What are you determined to no longer put off? What are you ready to undertake? These questions may seem difficult, but they are easier than the ones I am about to ask. What are your partner’s goals? How about your neighbor’s? Your colleague’s? Your congregation leader’s?

This Rosh Hashanah, I challenge you to learn their answers, too. As well as those of others who are a part of your life. I encourage you to carry the goals of your loved and dear ones with as much care and nourishment as your own.

Our individual success depends on more than merely our individual will. It depends on sharing our goals with others and counting on their support. Likewise, the success of other members of our community depends on us knowing the goals they have set.

This Rosh Hashanah, I urge you to be extra- sensitive to the sound of the shofar, to take a look at the faces of hope listening around you, to hear not only your own wishes but those of the community as well. This year, let us hold each other up to reach soaring heights, to find buried spirituality and unbreakable resolve.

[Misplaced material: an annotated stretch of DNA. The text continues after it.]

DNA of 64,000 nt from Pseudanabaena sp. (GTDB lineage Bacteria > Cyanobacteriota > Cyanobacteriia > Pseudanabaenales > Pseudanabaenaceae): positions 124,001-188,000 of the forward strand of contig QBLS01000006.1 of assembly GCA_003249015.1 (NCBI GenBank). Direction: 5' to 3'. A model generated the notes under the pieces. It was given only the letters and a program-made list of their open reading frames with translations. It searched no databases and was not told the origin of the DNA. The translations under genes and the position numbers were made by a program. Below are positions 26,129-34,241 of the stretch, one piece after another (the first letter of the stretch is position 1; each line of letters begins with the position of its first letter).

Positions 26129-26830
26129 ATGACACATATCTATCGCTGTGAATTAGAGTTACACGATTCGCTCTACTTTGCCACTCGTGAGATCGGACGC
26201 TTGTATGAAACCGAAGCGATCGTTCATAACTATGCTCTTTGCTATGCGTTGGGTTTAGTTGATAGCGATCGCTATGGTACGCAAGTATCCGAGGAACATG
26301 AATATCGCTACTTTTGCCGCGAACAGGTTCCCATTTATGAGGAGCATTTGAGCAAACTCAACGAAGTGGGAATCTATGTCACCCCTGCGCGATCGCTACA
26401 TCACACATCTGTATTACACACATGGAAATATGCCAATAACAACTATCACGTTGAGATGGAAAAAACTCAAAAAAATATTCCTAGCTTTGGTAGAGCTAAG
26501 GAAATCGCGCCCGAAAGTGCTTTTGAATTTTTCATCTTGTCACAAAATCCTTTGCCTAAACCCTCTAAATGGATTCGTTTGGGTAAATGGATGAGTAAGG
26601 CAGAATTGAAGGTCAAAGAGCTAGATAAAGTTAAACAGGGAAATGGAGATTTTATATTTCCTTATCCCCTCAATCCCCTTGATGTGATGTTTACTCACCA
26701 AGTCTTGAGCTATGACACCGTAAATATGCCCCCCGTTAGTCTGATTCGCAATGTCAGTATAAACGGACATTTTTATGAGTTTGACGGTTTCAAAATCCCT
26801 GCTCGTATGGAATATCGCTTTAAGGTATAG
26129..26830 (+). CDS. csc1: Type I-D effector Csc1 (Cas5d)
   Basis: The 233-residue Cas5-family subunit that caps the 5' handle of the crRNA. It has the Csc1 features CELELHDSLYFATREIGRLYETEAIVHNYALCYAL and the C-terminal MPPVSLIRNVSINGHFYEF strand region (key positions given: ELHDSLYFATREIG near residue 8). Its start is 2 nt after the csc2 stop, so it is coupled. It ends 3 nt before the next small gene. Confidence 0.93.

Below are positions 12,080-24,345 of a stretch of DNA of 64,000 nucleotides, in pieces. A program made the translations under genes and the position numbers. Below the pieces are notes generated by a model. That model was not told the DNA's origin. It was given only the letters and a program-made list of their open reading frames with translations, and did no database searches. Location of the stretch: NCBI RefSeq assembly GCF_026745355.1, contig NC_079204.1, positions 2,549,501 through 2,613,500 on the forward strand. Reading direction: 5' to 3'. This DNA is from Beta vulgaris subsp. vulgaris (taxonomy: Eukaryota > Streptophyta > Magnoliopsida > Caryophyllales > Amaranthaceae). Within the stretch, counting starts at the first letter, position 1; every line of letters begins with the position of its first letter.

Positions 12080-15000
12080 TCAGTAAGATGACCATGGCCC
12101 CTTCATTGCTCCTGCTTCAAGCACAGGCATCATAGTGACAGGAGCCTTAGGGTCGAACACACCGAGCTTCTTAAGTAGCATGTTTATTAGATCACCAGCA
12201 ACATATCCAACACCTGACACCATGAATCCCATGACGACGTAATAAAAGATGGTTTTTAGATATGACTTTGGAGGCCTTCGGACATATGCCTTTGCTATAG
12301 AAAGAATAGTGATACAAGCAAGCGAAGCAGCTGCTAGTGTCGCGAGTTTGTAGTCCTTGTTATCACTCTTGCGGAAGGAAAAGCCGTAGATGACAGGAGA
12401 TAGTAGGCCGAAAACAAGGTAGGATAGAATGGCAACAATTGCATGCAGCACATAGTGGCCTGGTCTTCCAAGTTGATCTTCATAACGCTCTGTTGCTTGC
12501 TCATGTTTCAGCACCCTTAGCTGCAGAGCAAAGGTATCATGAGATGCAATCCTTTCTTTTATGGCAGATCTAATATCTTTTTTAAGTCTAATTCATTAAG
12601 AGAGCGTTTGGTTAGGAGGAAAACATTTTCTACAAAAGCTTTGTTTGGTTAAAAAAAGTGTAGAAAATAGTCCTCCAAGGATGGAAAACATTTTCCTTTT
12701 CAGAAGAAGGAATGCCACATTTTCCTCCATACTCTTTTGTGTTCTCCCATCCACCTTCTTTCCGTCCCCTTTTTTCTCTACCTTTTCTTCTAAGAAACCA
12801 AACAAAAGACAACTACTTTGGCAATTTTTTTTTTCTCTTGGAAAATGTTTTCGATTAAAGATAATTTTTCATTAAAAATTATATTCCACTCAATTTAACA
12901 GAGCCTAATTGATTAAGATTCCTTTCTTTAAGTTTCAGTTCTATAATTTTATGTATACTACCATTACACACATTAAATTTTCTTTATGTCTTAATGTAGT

We are a community. When a member of our community succeeds, we all succeed. We all grow from one other’s growth. This Rosh Hashanah, make it a point to talk to people you love and know about their goals for the future. Talk about how you can help each other soar.

Before too long, that ancient sound will pierce the silence. Listen to your heart. Listen to the hearts around you. May we band together to strengthen each other’s unbreakable resolve as we find that buried spirituality and reach soaring heights.

Genia Gazman


Genia Gazman of Farmington is a law clerk at Joelson Rosenberg PLC.